Monday, August 19, 2013

Art as Mastering Knowledge and Action: On Yukio Mishima’s "The Temple of the Golden Pavilion"

The birth of an image is propelled in the story by language — by a statement once made by a Zen priest to his stuttering child: “there is nothing on this earth so beautiful, as the golden temple”. From then on, this declaration sprouts an imagination within the young protagonist who, in effect, nurtures the idea of an idealized beauty in the image of the golden temple. At first, his conception of the temple’s image is formless; the temple is initially invisible to him, yet apparent everywhere: like the sea, or the golden shadow cast by the sun. In his inner world, the temple lives and is nurtured real by his imagination; so much so that, even if the mountains block the temple from his view, he can still see it inside himself.

This capacity to imagine, in the most vivid manner, is an effect to the protagonist’s speech deficiency: he was born a stutterer, who masters his inner world but not his external reality, from which he is gravely alienated due to speech barriers. In accessing the outer world, language is needed to make our imaginative thoughts concrete; yet for the young Mizugochi, his stuttering condition divorces him from the external reality – the place where he must live and painfully exist. To compensate for his speech disability, he takes pride of not being understood, inwardly becoming the master of his inner self. He is preoccupied by the absolute beauty of the temple; and his knowledge of it – which lives inside himself – affirms his existence.

This is not, however, what the protagonist initially dreams for himself. In recalling his boyhood ambition, the young Mizugochi divulges how he wants to become both an artist and a stuttering tyrant. Revealed in this ambition, as such, is his aspiration to master both his inner and outer reality — an artist, on one hand, mastering knowledge and imagination; while, being a tyrant on the other, mastering action. In imagining the temple, the protagonist has already accomplished mastering knowledge through understanding beauty; however becoming a man of action remains a far-fetched dream, simply since carrying tyrannical commands necessitates clarity of language. 

This struggle between mastering knowledge and action is, within the protagonist, constantly unveiled during his childhood. The visit of a naval officer, for instance, who made him admit his hope of becoming a priest someday, allows the young Mizoguchi to imagine the exercise of power through his knowledge of death, to officiate perhaps the demise of his foes or the naval student himself. However, at one point, Mizugochi expresses his disappointment on the invisibility of this knowledge, compared to the physical beauty of things separated from the body – such as the navy officer’s shirt and sword, which he later scratches, as a demonstration of the kind of power accomplished by one’s action. 

Since action – initiated through uttering speech – hampers the protagonist’s access to the external world, he devotes his attention to imagine the golden temple, whose physical form and beauty lives within him — and at the same time, encompassing him inside its structure of absorbing darkness.  This deep and living relationship with the temple intensifies during the war, as the structure is surrounded by destruction, looming around it. In his words, “it was quite natural that wars and unrest, piles of corpses and copious blood, should enrich the beauty of the Golden Temple”. Indeed, it is during the war that the Golden Temple, in its actual form, resembles closest to the temple of his inner imagination.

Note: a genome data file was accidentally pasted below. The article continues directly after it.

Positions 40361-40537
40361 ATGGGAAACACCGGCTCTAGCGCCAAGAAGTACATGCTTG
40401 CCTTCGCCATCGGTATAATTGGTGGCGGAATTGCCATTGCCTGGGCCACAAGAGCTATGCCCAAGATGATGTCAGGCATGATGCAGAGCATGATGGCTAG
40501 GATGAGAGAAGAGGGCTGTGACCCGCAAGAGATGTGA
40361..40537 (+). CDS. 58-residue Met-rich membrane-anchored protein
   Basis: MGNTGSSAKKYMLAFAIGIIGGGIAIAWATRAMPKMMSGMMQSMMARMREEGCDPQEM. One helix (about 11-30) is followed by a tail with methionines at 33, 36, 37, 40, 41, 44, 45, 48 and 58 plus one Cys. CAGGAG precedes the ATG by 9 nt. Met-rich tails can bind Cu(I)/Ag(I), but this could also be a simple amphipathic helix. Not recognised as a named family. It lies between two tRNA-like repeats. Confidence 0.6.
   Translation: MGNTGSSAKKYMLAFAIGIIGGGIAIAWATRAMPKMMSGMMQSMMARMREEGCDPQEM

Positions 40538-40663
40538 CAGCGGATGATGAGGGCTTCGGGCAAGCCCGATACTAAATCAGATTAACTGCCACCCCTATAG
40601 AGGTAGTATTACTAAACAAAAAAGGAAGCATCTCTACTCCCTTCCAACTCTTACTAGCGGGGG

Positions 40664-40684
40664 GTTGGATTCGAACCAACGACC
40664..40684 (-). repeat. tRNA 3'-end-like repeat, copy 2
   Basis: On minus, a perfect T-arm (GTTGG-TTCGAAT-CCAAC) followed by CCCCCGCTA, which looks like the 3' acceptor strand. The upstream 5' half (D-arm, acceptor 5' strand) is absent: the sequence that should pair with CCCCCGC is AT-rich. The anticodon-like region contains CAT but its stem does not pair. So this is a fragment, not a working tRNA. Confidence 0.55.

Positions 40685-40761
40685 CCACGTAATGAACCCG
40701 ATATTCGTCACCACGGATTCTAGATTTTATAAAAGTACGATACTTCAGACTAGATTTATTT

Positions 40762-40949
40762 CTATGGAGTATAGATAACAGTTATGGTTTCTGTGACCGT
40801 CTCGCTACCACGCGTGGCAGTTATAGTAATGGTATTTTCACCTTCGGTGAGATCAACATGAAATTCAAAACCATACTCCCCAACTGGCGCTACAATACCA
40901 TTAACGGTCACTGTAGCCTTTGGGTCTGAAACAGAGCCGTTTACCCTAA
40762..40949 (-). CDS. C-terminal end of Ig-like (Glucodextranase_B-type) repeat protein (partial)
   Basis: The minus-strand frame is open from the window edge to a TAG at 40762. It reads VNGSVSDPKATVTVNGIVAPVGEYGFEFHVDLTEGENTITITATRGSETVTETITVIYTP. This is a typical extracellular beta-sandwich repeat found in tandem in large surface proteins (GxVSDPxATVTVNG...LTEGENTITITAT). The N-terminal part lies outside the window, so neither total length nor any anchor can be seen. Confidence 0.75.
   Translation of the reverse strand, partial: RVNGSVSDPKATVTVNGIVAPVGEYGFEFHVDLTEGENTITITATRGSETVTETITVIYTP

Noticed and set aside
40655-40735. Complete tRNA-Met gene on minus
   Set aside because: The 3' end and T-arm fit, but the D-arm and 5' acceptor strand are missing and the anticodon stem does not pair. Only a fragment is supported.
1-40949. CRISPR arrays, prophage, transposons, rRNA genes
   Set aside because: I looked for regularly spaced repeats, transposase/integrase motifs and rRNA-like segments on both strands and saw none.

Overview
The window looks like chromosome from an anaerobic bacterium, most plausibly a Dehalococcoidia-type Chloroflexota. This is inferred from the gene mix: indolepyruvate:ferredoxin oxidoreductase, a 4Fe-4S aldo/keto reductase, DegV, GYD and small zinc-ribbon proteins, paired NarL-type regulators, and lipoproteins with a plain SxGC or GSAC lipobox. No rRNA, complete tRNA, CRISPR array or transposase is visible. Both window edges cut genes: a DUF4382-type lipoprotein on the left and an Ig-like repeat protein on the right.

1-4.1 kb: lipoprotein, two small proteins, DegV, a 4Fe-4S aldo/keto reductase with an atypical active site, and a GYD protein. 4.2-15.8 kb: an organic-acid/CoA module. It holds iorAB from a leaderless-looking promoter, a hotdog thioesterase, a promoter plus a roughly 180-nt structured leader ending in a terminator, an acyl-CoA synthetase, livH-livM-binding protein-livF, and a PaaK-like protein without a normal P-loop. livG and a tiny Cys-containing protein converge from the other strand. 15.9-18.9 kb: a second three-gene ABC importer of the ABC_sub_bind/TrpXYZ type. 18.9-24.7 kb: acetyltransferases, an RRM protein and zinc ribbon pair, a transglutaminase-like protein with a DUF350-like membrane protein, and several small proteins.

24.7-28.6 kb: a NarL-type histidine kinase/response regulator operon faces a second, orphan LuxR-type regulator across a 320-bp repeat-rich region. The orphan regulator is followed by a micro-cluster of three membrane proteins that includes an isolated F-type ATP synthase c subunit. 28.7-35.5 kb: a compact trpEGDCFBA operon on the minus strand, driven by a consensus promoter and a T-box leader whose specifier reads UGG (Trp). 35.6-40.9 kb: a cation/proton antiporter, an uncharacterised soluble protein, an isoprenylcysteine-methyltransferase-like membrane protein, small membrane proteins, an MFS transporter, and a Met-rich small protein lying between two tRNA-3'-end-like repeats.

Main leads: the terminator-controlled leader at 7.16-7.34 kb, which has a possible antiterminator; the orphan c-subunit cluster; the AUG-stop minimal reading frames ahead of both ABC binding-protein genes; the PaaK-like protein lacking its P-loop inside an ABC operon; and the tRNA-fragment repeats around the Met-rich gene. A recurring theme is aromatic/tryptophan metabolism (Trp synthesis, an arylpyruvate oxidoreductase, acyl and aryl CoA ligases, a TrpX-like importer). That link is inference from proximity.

Similar to the protagonist’s existence however, the Golden Temple must remain vulnerable to destruction. And when the destruction of the temple did not materialize after the war, the protagonist’s relationship with it changes. It appears to Mizuguchi that the temple’s eternal qualities – its indestructibility and its defiance against time – do not correspond with the temporal nature and evanescent qualities of beauty and of life. In other words, for Mizoguchi, beauty adheres to the constant tension of creation and destruction, between knowledge and action, between the mind and the body. The imperishability of the Golden Temple, for the protaganist, should end through his own action, through his exploration of evil as a force of destruction.  

As long as the beauty of the golden temple stands, Mizoguchi’s mastery over the external world is hampered by the temple’s existence. In creating absolute beauty within his imagination, for instance, the golden temple must be destroyed to fulfill his ultimate aspiration: to dominate both knowledge and action, in the respective spheres of his inner and outer existence. The burning of the temple, therefore, is the protagonist’s demonstration of mastering both the creation of beauty in the imagination and the destruction of it through action. Mizugochi has met beauty but must act by “killing” it for deliverance — and so, by reducing the golden temple into its basic substance, he reveals that indeed “nothingness is the very structure of (this) beauty” and this is what all of us must significantly understand. 

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